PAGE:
Session 1: 10:00 AM – 11:00 AM
Making Waves: Navigating the Transition from Graduate Student to Faculty Member
Location: Sunrise Conference Room
Panel: Cynthia Y. Lester (Tuskegee University), Raquel Hill (Indiana University), Melanie Eddins (Elgin Community College)
In this era of globalization, the world economy has created a strong and constant demand for new and innovative scientific and technological knowledge that can only be gained from a talented, skilled and diverse workforce. Despite the many strides made by women in STEM disciplines, women only account for approximately 21% of science and engineering faculty at four-year colleges and universities. The objective of this panel session is to share information and personal insights on how a graduate student can navigate the transition into academia. The panel consists of three first year junior faculty members at institutions which include a community college, a small research institution and a large research institution. Topics of discussion include the interview/application process, responsibilities/expectations as a first year faculty member and the “T” word… tenure.
Invited Technical Speaker: Radia Perlman
What’s a PKI, why would I want one, and how should it be designed?
Location: Royal Palm 4, 5 & 6
Presenter: Radia Perlman, Senior distinguished engineer, Sun Microsystems
Secure communication over the Internet requires cryptography. Often academics get too focused on the mathematics and abstruse provable properties of the various cryptographic algorithms, and ignore the deceptively easy but politically difficult system issues. This talk explains what a PKI-based system is, and how it compares in functionality with other approaches. Then it describes various pitfalls involved in actually deploying it. How do you avoid cementing in monopolies? How do you make it manageable, and easy to use?
This talk is intended to serve both as an introduction to the world of cryptographic-based network authentication systems for those who are not in the field and discussion of some provocative deployment issues for those who are familiar with the basic approach.
This talk will also serve to illustrate a more general problem with engineers; that they often focus on small details rather than the big picture.
Women Leading Change: a Research-Based Framework for Transforming Organizations
Location: Sunset Conference Room
Presenter: Carol Tisson, Being First Inc.
Based on 30 years of action research, this session introduces core models, critical change leadership skills and a roadmap for enabling successful transformational change. We will explore the unique capacities and skills which women naturally bring to change leadership, and will discuss strategies for positioning ourselves as key resources for sponsoring, leading and implementing the changes to which we are committed. The session includes take-away materials, articles and pragmatic tools for immediate application to your own change initiatives. Whether we are students, faculty members, technologists or executives, we can each be change leaders, working individually and collectively to cause transformation in our schools, organizations, professions and world. Here’s to the journey!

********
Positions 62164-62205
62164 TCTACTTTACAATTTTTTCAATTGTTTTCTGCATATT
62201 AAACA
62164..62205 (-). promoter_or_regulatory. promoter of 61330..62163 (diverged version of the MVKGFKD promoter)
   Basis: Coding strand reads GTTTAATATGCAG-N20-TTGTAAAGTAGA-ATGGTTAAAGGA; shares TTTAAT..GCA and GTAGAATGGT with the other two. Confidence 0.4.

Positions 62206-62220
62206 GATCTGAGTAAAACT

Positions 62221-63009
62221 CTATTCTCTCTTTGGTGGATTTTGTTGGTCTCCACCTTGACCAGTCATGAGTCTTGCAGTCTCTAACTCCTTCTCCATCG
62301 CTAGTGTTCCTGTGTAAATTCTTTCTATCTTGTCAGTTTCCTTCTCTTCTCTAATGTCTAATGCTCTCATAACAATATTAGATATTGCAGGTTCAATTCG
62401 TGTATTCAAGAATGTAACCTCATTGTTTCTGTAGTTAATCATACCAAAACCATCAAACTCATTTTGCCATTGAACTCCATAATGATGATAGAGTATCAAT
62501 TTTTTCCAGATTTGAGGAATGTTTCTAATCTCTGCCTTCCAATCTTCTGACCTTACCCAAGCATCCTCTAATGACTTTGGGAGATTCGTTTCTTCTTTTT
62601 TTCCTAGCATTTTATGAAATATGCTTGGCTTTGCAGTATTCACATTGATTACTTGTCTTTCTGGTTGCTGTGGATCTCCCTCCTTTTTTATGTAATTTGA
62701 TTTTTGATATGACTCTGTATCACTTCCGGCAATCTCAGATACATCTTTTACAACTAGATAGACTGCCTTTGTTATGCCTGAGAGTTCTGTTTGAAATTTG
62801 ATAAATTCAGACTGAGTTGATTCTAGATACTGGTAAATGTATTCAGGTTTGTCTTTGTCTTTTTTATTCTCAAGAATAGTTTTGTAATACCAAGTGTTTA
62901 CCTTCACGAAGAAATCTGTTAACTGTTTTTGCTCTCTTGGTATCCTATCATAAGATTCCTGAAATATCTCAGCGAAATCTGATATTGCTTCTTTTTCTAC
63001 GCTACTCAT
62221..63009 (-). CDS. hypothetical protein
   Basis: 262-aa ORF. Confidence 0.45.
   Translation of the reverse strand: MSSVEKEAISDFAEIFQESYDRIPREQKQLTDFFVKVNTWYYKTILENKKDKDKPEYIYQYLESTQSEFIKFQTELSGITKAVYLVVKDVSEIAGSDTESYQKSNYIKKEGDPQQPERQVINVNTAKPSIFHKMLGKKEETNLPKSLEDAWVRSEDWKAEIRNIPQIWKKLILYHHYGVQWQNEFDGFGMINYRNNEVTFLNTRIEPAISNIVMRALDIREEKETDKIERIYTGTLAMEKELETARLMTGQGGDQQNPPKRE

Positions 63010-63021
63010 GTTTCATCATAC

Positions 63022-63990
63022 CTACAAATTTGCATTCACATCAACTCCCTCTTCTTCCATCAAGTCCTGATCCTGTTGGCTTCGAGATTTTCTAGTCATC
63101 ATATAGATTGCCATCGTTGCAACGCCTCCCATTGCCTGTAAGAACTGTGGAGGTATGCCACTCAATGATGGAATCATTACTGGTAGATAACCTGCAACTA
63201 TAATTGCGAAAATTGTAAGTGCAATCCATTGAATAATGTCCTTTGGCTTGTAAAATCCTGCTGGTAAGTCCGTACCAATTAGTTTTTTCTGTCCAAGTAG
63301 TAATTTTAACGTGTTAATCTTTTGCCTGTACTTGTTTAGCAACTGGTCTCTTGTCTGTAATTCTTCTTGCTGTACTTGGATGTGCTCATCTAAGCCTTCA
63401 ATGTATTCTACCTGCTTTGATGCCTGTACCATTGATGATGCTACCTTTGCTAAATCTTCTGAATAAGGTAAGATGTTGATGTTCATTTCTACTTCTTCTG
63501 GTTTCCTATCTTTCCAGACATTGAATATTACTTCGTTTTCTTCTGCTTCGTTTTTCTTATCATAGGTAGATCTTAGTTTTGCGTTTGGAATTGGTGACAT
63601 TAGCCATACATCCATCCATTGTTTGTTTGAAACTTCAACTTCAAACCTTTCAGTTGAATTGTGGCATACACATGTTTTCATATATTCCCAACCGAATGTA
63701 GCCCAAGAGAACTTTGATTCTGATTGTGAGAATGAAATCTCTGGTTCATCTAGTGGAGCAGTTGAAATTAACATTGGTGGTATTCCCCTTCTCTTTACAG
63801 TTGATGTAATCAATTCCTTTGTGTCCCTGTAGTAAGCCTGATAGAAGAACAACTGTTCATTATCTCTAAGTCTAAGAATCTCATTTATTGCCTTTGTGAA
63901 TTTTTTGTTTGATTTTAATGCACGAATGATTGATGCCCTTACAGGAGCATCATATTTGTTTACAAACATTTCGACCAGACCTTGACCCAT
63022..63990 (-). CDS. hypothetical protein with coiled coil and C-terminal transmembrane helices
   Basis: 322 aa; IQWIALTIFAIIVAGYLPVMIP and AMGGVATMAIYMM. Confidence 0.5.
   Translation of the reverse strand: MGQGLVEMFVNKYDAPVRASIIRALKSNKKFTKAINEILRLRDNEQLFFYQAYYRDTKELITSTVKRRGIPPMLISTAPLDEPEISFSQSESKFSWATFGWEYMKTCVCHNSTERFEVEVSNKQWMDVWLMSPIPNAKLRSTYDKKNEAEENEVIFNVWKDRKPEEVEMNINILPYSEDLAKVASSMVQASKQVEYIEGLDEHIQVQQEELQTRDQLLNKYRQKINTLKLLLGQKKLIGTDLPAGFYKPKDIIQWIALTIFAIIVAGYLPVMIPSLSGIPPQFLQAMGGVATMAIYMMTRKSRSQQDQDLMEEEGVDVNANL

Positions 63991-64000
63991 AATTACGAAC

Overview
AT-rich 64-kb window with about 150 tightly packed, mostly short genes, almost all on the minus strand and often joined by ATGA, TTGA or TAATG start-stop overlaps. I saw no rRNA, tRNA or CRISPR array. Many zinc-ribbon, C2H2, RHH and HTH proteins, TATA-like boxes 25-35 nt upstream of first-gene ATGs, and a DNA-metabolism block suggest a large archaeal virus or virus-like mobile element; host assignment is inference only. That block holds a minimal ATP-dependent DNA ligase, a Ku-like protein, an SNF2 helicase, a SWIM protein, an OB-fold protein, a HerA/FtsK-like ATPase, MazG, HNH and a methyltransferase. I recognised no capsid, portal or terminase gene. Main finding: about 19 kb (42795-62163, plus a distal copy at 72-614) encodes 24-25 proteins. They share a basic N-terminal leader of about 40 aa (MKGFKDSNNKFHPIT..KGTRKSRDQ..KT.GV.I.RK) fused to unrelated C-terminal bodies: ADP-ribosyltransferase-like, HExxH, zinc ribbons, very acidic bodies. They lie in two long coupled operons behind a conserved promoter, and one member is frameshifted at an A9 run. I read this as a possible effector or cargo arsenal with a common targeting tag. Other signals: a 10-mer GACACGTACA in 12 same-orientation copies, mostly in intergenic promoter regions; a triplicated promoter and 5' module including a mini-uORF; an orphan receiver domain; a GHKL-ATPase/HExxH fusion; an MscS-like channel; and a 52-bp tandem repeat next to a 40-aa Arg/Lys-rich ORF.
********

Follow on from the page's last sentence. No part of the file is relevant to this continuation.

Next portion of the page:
Location: Golden West Conference Room
Next Generation Internet with end to end connectivity
Presenter: Sinead O’Donovan, Microsoft
The Internet has a profound impact on how we live our lives. The protocol used to allow connectivity is IPv4. It is a testimony to the inventors on how it has scaled to billions of people and devices. The Internet is still growing at an incredible rate with more adoption of devices and richer applications. There is a huge convergence happening between traditional networks such as voice, cable to IP based networks. Today the Internet touches almost every facet of our lives, how we communicate with people, how we create & share our experiences. However this growth is not without pain, application hosting costs are high.The Internet needs an upgrade. It needs IPv6 and end to end connectivity.
Wireless Sensor Networks and Real-World Applications
Presenter: Nirupama Bulusu, Portland State University
Wireless sensor networks are being touted as disruptive, Come learn about the opportunities and computing challenges in wireless sensor networks, how they are being applied such as digitized health care, energy management, condition-based maintenance and habitat monitoring.
Mentoring by the Numbers: Research and results drive mentoring programs that last
Location: Royal Palm 1, 2 & 3
Panel: Katy Dickinson (Sun Microsystems), Carol Muller (MentorNet), Mary Jean Harrold (Georgia Tech)
Mentoring is a powerful learning and professional development strategy, resulting in organizational and individual growth and development. This session will present best practices in structured mentoring, featuring experts from successful programs in the corporate, academic, and nonprofit sectors.
Panel members include: Katy Dickinson, who runs Sun Microsystems’ SEED Engineering mentoring and leadership grooming program; Carol Muller, who founded and guides MentorNet, a nonprofit e-mentoring network for engineering, science and mathematics; and Mary Jean Harrold, who created a technical infrastructure for women faculty at Georgia Tech. One panelist may be added.
This panel will be of particular interest to those in industry and academic institutions who want to start a technical mentoring program or who want to learn about best practices to improve their existing program. If you are a prospective or current protégé or mentor, you may also find this session useful.